Film marketing materials have given us some movie posters over the years that are as legendary as the films they advertise. When you strip away the CGI, the money and the photoshopping these posters were given, can you create the same effect with something as simple and brass tacks as felt? The Mill Shop recreated these iconic horror movie posters in fuzzy felt to see if they would have the same inspiring effect. Have a look at what they came up with below.

Alien

This 1979 epic pushed the boundaries of sci-fi and horror. Screen monsters had never been scarier than in Alien which is still a massively popular franchise to this day. The movie poster was atmospheric, intriguing and chilling all at once. The felt recreation is making ‘facehuggers’ look more like a charming house pet.

A Clockwork Orange

Stanley Kubrick’s adaptation of the famous novel A Clockwork Orange was as impactful on film as the novel was on literature. Kubrick’s surreal and artistic take on such a chequered narrative pushed cinema to new limits. The movie poster was a testament to what could be achieved with simplistic, stylish imagery and you’ll be seeing it for many years to come.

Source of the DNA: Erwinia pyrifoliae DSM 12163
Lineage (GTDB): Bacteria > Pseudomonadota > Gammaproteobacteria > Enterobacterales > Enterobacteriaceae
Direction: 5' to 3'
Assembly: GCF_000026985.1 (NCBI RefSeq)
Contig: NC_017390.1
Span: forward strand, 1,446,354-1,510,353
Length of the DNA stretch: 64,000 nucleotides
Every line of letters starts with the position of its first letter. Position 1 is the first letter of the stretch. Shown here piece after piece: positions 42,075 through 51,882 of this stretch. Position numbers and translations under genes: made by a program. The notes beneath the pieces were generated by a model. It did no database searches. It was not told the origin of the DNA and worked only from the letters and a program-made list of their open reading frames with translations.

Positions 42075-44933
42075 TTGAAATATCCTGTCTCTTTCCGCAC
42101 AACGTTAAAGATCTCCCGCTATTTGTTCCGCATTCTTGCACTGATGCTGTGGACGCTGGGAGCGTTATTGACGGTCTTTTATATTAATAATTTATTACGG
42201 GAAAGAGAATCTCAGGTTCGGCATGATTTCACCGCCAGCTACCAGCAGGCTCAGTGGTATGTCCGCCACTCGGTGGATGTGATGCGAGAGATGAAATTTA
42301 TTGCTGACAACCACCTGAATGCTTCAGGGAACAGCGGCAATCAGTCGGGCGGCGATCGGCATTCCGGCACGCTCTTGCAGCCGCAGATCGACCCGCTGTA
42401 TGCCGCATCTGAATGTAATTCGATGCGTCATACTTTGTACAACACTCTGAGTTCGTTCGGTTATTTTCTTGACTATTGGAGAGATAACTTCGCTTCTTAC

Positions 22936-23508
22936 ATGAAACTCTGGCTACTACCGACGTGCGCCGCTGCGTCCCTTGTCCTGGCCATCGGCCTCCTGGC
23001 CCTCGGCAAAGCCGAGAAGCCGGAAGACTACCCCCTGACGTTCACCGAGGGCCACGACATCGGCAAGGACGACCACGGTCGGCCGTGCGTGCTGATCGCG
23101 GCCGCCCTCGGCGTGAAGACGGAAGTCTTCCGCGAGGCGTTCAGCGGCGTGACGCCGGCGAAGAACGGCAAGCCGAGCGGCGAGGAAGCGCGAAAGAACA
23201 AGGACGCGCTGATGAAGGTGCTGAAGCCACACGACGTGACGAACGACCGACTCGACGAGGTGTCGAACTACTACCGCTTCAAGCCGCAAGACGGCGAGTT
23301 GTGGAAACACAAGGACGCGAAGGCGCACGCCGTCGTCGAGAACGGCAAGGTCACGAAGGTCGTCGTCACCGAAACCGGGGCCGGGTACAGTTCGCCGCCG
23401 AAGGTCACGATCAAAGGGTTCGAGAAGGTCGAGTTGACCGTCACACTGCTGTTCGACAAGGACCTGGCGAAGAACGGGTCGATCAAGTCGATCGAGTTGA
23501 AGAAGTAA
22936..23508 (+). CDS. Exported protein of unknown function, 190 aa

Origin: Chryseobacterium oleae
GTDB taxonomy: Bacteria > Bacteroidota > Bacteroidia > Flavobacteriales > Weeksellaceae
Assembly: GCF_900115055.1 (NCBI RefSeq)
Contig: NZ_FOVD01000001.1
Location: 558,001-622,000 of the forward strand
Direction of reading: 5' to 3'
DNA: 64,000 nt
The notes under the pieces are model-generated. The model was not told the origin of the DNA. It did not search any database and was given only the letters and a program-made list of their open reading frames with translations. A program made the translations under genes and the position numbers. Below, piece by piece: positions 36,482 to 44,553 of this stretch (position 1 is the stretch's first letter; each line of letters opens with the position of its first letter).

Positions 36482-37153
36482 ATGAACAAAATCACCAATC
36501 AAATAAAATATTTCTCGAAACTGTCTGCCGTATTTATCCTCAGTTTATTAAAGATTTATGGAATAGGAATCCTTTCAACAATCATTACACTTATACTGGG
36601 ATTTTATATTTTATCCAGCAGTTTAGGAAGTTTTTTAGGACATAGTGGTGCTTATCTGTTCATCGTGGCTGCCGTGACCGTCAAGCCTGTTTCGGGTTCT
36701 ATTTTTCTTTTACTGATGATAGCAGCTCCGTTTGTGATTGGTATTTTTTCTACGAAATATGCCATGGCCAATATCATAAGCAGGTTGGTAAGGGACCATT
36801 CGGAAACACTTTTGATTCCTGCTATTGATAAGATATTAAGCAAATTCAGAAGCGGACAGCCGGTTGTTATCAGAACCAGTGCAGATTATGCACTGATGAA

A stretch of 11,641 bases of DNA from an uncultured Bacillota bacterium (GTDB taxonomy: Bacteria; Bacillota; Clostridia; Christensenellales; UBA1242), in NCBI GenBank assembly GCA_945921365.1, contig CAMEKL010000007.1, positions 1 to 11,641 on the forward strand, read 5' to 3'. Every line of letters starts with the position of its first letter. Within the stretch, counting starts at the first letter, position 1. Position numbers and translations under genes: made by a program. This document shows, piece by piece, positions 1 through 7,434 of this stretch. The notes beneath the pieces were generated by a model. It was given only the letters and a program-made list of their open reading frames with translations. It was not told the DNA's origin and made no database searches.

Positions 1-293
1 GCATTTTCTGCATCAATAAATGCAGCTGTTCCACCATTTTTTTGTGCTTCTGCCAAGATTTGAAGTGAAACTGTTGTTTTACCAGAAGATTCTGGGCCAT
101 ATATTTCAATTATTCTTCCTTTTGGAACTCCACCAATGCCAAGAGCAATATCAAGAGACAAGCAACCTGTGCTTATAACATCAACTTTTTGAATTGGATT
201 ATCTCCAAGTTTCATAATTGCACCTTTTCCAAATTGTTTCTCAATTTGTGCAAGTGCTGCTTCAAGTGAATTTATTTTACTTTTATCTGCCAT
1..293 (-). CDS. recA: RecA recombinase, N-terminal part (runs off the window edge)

Jaws

A seminal moment in cinema, Jaws will be remembered forever and not only as Spielberg’s first box office smash. The movie poster for Jaws is particularly striking, capturing the essence of the film so perfectly in one image and also playing on the fear of open water that this film so exacerbated.

Jurassic Park

The Jurassic Park marketing campaign cost $65 million but nothing could be quite so effective as its minimal film poster. Spielberg likes to advertise his movies with one premise and that is not to reveal too much. Considering how groundbreaking the effects were for this film, that was absolutely essential. The result was a movie poster that tantalised your imagination with an almost perfect tagline.

The Shining

Another Kubrick masterpiece, The Shining is a movie that simply cannot be left out of any discussion of the horror genre and in fact, has given us at least one of the most famous in cinema. Saul Bass designed its chilling poster, with Kubrick actually reflecting several of his initial ideas for it.

The Silence of the Lambs

Jonathan Demme’s psychological thriller was genre-defining with an unforgettable performance from Antony Hopkins as Hannibal Lecter and Jodie Foster as Clarice Starling. The film’s poster was equally as chilling with some clever use of colouring and minimal design.

The Terminator

The Terminator is the boss of all 80s action movies. Its poster just about sums up every movie in the genre of this decade. Big guns, big men and big big popped collars. Being remade in felt, the masculine edge of this poster is reduced, giving us an Arnie that’s still pretty domineering, but just much less shiny.



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